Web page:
I'll wager our two senators will march in lockstep right over the fiscal cliff with this one, too.

From Harry Reid:

"I hope they (Republicans) will show the American people that they are more interested in creating jobs than defeating President Obama," Senate Majority Leader Harry Reid of Nevada said in a statement. "Experts from the ratings agencies to Federal Reserve Chairman Ben Bernanke have said that political gridlock is the main obstacle standing in the way of our economic growth. It is time to put jobs and the economy ahead of partisan politics."\

What Harry is missing is that we are not going to have more jobs, and the economy is not going to improve, until Obama is defeated and run out of office.

Unfortunately, the Republicans are not fielding much in the way of viable candidates. Perry is coming out in front of that pack, but there is no way I'm going to vote for a rabidly fundamentalist evangelical for president of these United States. We have enough trouble as it is.

Is it going to come to pass that Hillary is our best chance for political and fiscal salvation?


And high times in The Smile Hi City

I stopped by Vanhook's earlier today, and scarfed up on some Jonathans, and some Galas, and some really nice peaches and plums. Didn't have the camera with me, but here's a post with some photos from back in 2008:

Market Time

High times in The Holy Land

Swink's first home volleyball game of the season, tonight, starts at 5:00 PM, against Crowley.

Not only will the crowd be going completely Alpha Sierra over killer VB ... but there's those concession stand nachos, and Polish dogs, and ... popcorn!

As I always tell the kids ... popcorn's good for ya. Makes ya poop!

And tomorrow, Swink's first home football game, against McClave. Starts at 7:00 PM. More nachos, and Polish dogs, and burgers, and ... popcorn!


High times at the Broadmoor

Awhile back we put up a couple of posts about the Colorado Association of School Boards (CASB) having its annual bash at the Broadmoor while school districts are laying off employees, dumping teachers, and eliminating all kinds of programs.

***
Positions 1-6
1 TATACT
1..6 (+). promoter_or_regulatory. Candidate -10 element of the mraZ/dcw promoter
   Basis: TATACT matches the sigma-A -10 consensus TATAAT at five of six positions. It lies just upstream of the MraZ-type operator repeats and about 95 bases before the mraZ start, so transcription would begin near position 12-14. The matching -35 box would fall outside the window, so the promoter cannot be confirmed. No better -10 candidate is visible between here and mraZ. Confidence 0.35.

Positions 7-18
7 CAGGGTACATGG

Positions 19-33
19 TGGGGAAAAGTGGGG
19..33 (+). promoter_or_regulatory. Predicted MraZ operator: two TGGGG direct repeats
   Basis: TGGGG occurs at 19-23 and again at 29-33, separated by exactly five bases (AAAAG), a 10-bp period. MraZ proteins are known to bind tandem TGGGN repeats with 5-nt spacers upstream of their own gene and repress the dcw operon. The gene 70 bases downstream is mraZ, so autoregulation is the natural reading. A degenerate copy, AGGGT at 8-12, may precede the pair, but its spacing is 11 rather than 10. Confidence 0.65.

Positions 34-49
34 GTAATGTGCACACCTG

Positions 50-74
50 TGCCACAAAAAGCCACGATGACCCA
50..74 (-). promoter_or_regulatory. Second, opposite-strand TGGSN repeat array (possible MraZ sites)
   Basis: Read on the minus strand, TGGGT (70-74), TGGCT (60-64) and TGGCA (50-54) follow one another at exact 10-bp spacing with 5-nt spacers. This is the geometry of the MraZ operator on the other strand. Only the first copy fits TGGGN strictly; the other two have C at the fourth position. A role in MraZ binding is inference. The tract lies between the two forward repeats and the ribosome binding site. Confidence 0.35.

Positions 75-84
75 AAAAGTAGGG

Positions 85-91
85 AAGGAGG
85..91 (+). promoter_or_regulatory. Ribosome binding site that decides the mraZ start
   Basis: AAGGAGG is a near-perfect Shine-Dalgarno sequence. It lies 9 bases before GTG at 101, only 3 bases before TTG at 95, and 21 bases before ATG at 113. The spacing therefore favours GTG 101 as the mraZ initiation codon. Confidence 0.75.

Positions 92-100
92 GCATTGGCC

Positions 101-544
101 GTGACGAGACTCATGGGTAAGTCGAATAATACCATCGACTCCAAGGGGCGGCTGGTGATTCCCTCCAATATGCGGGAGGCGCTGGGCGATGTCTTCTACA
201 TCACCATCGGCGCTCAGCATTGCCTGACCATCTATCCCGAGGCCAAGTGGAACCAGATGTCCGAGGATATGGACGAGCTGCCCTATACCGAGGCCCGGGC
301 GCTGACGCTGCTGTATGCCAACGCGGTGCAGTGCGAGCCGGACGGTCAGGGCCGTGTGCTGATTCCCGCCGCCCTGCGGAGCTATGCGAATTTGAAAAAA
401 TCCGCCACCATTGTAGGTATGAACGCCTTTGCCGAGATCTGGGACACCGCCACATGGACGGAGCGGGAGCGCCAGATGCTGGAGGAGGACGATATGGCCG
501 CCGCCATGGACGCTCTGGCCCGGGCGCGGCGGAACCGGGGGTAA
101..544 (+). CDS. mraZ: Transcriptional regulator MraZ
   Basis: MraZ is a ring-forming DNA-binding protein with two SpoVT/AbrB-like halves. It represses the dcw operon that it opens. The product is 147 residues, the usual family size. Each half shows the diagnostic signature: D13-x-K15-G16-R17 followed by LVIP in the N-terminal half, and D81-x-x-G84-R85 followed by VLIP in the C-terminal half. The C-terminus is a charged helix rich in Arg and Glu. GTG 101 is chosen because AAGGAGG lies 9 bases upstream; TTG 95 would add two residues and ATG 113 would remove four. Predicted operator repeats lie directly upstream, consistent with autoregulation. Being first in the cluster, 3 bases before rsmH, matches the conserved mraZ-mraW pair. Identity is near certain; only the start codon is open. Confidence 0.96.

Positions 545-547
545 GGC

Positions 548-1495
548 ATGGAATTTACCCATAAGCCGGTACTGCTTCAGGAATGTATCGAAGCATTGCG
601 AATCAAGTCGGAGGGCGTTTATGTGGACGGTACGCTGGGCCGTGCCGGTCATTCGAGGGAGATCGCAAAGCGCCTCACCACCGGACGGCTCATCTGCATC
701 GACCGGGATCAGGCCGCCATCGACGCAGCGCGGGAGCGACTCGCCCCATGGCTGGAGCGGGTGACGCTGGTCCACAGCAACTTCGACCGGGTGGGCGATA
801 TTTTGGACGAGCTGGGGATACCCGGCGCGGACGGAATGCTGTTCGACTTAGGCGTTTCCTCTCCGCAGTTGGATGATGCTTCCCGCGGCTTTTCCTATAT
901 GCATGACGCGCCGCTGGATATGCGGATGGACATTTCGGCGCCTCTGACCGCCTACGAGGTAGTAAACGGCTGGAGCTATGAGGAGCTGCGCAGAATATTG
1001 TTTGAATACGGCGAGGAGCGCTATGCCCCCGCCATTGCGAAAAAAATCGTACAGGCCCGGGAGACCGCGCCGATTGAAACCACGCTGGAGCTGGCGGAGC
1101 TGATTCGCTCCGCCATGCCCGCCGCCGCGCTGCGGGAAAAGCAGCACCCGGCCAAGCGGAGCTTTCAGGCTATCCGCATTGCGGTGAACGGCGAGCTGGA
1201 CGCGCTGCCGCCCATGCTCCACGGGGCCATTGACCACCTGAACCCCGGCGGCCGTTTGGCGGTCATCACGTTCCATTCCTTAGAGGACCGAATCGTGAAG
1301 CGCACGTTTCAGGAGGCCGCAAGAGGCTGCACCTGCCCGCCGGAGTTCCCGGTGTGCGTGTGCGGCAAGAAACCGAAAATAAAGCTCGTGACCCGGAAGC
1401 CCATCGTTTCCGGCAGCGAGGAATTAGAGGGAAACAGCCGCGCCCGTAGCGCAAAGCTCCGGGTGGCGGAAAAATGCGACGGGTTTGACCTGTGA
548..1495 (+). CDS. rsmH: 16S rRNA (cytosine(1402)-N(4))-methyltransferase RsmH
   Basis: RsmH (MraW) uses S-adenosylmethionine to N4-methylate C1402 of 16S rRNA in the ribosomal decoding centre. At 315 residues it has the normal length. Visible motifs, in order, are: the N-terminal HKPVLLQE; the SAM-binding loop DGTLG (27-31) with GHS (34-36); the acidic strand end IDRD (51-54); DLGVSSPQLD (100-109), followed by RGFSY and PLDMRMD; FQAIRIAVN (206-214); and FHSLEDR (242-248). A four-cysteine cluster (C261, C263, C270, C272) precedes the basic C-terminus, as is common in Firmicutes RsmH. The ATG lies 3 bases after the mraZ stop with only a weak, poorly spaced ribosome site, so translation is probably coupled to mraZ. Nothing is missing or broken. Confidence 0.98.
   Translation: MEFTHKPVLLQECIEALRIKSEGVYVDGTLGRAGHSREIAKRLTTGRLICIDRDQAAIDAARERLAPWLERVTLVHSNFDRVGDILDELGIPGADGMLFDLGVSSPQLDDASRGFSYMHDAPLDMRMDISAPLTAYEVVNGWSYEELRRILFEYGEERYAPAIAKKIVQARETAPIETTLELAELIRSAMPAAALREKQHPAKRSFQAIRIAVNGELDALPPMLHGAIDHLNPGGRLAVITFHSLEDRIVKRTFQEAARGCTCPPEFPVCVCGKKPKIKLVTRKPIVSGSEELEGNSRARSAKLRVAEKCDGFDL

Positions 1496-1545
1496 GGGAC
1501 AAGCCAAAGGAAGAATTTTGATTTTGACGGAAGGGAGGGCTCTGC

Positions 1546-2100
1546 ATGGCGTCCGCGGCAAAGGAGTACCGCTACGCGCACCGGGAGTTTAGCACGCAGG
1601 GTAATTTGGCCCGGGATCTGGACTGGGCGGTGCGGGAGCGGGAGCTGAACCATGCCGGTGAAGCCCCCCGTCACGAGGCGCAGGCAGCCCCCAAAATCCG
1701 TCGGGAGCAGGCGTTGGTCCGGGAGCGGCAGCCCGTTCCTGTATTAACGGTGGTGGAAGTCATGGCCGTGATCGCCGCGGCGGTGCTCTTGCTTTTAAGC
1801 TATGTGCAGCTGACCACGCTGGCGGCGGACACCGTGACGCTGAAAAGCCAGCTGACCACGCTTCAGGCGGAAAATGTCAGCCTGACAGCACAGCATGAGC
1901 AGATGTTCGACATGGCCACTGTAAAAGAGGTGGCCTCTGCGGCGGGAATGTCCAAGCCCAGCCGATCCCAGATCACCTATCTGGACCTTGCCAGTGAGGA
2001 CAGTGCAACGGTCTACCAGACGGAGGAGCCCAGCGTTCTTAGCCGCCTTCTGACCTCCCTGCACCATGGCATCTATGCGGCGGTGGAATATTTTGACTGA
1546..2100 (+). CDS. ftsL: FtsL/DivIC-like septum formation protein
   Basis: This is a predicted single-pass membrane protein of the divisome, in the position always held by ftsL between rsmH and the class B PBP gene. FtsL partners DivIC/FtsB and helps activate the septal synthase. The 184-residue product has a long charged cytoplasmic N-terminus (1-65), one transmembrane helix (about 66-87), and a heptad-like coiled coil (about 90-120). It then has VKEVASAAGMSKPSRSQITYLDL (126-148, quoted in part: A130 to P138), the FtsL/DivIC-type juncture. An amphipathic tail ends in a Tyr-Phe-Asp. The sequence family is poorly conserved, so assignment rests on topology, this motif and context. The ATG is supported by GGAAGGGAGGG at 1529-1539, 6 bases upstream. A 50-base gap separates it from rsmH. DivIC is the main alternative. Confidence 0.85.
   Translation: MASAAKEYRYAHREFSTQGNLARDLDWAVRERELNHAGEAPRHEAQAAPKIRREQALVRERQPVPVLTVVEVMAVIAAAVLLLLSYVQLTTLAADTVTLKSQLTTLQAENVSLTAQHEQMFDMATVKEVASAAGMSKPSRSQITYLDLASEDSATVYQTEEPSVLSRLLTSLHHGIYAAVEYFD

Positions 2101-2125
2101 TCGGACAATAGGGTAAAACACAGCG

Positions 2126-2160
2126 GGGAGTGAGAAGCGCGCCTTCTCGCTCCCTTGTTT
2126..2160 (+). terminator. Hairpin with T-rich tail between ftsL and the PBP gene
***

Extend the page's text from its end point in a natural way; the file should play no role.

School Daze

Total price for CASB's bash at the Broadmoor

The Broadmoor is some digs, as they say.

Apparently this bit of fiscal incongruity has finally registered with CASB:

Colorado Association of School Boards reviews use of Broadmoor hotel

Some excerpts:

The Broadmoor has long stood out as one of Colorado’s most prestigious hotels, and it’s also been the longtime home of the Colorado Association of School Board’s annual convention. But now with education budgets under extreme scrutiny the image of board members gathering there while their schools are suffering may be the wrong one.

Ya think?

The head of the Colorado Association of School Boards defended the use of the Broadmoor saying they get special off-season rates for guest and conference rooms, but acknowledged the use of the hotel is under review.

Of course.

As for the parents of the students in the school districts, the ones footing the bill for those high times (off-season) at the Broadmoor ...

"Qu’ils mangent de la brioche"


Irene was a joke

For those who think the gummint over-reacted to Irene, and who have been going about about how the storm was a big joke:

Irene: The Big Weather Joke?